Note

1 How many people prosecuted for breaking lockdown rules | South Wales Argus This included one person getting six months and 3500+ people being fined.

Havering and Redbridge’s Disadvantaged Secondary Students

‘Closing the attainment gap between disadvantaged children and their peers is the greatest challenge facing English schools. The gap is stubborn because its causes are entrenched and complex, and most lie beyond the control of schools and educators. However, it is clear that schools can make a difference.1

Havering and Redbridge have 18 secondary schools each. Redbridge’s disadvantaged students do markedly better than those in Havering (see Addendum).

Schools receive additional funding through the Pupil Premium (PP) to try to alleviate the challenges disadvantaged students face. PP funding is a flat rate for eligible students.

Marshalls Park, Havering, PP £232,245

The most recent examination results were published in 2019. The academy said their students achieved “…amazing results, some of the best the school has ever had.”    Their disadvantaged students achieved a catastrophic success rate of 18% at GCSE grade 5+ English and Mathematics.

Chadwell Heath, Redbridge, PP £241,230

They said, “This year [2019] our pupils have produced our best ever set of examination results.” Their disadvantaged students achieved 44% grade 5+ English and Mathematics. Chadwell Heath really has ‘Levelled-up’ giving their students a platform for ‘A’ levels post-16.

Discussion

The introductory quote neatly summarises the challenges presented by disadvantaged students. Marshalls Park focuses on, “The [attainment] gap is stubborn because its causes are entrenched and complex, and most lie beyond the control of schools and educators.”  In brief, school leaders work on the theory that the attainment gap is intractable, whereas Chadwell Heath has taken heart from, “However, it is clear that schools can make a difference,” and plan accordingly.

These two sentences sum up senior management responses. Schools which undervalue disadvantaged students hamper their achievement. This is revealed in the GCSE results for the two schools. Disadvantaged students are challenging but PP funding aids skillful management offering an empathetic response. It’s clear that schools that meet the challenge are rewarded with higher achievement for every student.4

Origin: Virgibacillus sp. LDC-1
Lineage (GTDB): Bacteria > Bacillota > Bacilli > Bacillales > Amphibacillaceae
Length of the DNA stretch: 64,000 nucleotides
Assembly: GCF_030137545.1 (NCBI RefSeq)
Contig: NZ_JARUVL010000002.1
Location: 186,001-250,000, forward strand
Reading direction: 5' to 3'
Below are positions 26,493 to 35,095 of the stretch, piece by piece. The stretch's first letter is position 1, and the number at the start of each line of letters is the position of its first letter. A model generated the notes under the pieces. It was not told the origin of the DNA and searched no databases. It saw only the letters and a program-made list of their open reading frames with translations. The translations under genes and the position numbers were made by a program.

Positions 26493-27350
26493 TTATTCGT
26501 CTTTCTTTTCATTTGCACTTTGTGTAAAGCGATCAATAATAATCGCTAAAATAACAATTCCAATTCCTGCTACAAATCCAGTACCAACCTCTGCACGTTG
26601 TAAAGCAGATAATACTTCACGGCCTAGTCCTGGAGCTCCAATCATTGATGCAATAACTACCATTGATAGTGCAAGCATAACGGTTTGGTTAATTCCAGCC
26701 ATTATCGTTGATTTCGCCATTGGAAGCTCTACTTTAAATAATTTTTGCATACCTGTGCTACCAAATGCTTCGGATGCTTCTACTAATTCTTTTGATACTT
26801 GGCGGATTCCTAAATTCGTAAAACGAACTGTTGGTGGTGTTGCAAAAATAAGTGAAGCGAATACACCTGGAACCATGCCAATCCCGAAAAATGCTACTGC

Addendum

 

Notes

1 PP-Strategy-and-Costs-Reviewed-2020-21.odt (live.com)

2 Exam Results | Marshalls Park Academy  Marshalls Park Academy  for government statistics see- GOV.UK – Find and compare schools in England (compare-school-performance.service.gov.uk) For a general look at the way that Havering schools are mediocre see Havering’s Academy Schools: Councillor Robert Benham’s Dilemma – Politics in Havering

3 Chadwell Heath Academy – Exam results (chadwellacademy.org.uk)

4 Chadwell Heath’s students at grade 5+ English and Mathematics achieved 61%: Marshalls Park 46%.

Havering Councillor: Linda Hawthorn (Upminster)

Linda’s been a councillor for thirty years. She’s maintained her position at the top of the polls since 1990.1 She’s the best example of Havering’s bizarre political life.

Upminster is the living heartbeat of outer-London Conservative domination. Julia Lopez’s enormous majority is guaranteed by places like Upminster.2 However if she and Linda went toe-to-toe in a council election she’d be trounced. In local elections the Conservatives are toxic. The Residents’ Association (RA) reign supreme. Why?

There was a political earthquake in Upminster in 1990. A Conservative ‘impregnable’ majority was destroyed by Linda and her two RA colleagues. In 2002 Linda received 4202 votes, an unprecedented result. Linda’s majority was a stunning 3223. In 2018 there wasn’t a single councillor who got 3223 votes.3 She’s been a turbo-charged vote gathering machine for 30 years.

The Conservatives lost an impregnable majority through arrogance. They haven’t learned. The recent sale of the Hall Lane site is entirely typical.4 What made this worse was the foolhardy decision to buy the Marks and Spencer site in Romford.5

Linda’s political career is astonishing. She epitomises RAs in Upminster with her unwavering commitment to defending the area from predatory Romford Conservatives.

Notes

1 Historic (Pre 2010) local election results | The London Borough Of Havering

2 Julia Lopez (politician) – Wikipedia her majority is 23,308

3 Local elections | Election results | The London Borough Of Havering

4The sale of ‘Hall Lane Pitch and Putt’: Conservative Revenge? – Politics in Havering

5 Damian White and Romford Marks and Spencer (M&S) July, 2019 – Politics in Havering